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Saturday, August 31, 2013

Dr. King’s ‘Four Catastrophes’

Dr. King’s ‘Four Catastrophes’

By Laura Finley
August 31, 2013

The commemoration of the 50th anniversary of the March on
Washington has seen reflections and conversations about the
nation’s progress toward achieving Dr. Martin Luther King’s
dream of the beloved community.

Not surprisingly, the focus has been on assessing racial equality,
as many know Dr. King largely for his work on this issue.

Dr. King’s vision and advocacy, however, was much broader in

As his writings and speeches show, Dr. King was concerned about
what he called, “four catastrophes:” militarism, materialism,
racism, and poverty.

Dr. King described militarism as an, “imperial catastrophe.”

King, and others before him, critiqued not just the United States
engagement in violent conflict but also the values that underlie
militarism: hierarchy, obedience, discipline, and power over others.

King exclaimed in his April 4, 1967 speech, “Beyond Vietnam,” “I
knew that I could never again raise my voice against the violence
of the oppressed in the ghettos without having first spoken clearly
to the greatest purveyor of violence in the world today, my own

Yet, despite Dr. King’s warnings, the U.S military remains the
greatest purveyor of violence, with the largest military in the

We spend more on our military than China, Russia, UK,
France, Japan, India, Saudi Arabia, Germany, and Brazil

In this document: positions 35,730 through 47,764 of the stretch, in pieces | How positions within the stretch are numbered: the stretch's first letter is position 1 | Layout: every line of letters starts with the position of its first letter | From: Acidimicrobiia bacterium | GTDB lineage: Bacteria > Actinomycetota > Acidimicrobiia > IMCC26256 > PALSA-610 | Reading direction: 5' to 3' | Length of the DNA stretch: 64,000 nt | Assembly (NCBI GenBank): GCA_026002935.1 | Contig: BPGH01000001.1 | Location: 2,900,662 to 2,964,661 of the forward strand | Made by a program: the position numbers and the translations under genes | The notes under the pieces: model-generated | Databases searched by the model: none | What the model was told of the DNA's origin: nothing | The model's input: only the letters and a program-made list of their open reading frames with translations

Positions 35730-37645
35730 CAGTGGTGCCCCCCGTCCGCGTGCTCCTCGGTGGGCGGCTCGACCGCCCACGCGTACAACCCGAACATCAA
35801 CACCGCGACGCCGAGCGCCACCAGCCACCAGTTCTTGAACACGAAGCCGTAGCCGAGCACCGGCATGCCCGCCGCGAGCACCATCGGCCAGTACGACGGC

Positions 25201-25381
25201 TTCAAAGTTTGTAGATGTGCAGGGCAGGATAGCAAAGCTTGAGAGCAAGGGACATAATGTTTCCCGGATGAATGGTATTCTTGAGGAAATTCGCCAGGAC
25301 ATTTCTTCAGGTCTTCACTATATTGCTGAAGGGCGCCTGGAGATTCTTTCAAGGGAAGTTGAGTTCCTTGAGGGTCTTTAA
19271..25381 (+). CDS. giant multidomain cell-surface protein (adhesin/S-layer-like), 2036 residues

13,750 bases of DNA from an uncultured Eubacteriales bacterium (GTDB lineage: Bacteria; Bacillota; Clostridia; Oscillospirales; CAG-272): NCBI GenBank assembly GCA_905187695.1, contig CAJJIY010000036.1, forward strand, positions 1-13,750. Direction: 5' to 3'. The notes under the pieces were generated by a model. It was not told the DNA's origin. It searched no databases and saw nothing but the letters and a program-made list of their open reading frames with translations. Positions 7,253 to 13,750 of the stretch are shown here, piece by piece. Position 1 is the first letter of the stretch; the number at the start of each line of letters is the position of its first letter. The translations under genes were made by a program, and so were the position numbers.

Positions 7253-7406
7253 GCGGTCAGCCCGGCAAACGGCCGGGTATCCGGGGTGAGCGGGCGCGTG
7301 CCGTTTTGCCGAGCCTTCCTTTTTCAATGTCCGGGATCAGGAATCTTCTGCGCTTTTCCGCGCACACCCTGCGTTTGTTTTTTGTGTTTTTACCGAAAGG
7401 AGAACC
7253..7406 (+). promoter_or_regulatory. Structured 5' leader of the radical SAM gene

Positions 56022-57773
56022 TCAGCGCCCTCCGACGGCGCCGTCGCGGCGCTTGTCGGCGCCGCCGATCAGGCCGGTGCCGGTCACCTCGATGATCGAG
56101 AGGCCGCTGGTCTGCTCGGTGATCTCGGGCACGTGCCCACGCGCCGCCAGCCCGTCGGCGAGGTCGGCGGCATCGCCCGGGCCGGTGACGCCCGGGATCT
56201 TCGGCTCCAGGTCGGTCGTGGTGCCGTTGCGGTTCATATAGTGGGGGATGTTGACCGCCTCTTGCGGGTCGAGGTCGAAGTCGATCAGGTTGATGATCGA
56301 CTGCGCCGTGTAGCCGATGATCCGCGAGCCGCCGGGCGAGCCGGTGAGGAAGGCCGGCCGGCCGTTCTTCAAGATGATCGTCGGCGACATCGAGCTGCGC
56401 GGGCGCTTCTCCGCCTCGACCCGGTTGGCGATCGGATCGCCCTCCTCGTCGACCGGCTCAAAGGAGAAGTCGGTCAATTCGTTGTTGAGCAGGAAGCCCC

The U.S. is also the leader in global weapons sales.

As I write, President Obama continues to use drones to kill
innocent civilians in Pakistan, Yemen and other places and
is poise to authorize some form of military action in Syria.

To Dr. King, racism is a moral catastrophe.

This moral catastrophe continues, as racial profiling,
disparate access to education, wage differentials, and
more, remain intractable problems.

All are exacerbated by Supreme Court decisions, such as the
Court’s June 2013 announcement that “enough progress has
been made” to overturn key parts of the Voting Rights Act
that are intended to help ensure adequate civic participation
by people of color.

Materialism, according to Dr. King, is a spiritual catastrophe.

Instead of caring for one another, we are taught that it is
buying things that make us who we are.

Often referred to as “affluenza” it really is like many of us
are sick with the need to buy things bigger, better, faster,
and always, more, more, more.

Poverty is the economic catastrophe.

King’s later work, fighting for worker’s rights, was what
scared those in power the most.

A recently released report documented the over-payment
of CEOs, at the expense of laborers.

Additionally, the report found that almost 40 percent of the
men on the list of the 25 highest-paid corporate leaders in
American between 1993 and 2012 have led companies that
were bailed out by U.S. taxpayers, had been fired for poor
performance, or led companies charged with some type of

This while 46.2 million Americans remain in poverty.

Until we move beyond seeing Dr. King as just an icon of racial
equality, it will be hard to fully engage the interrelated four
catastrophes he found so problematic.

Laura Finley, Ph.D., teaches in the Barry University Department
of Sociology & Criminology.

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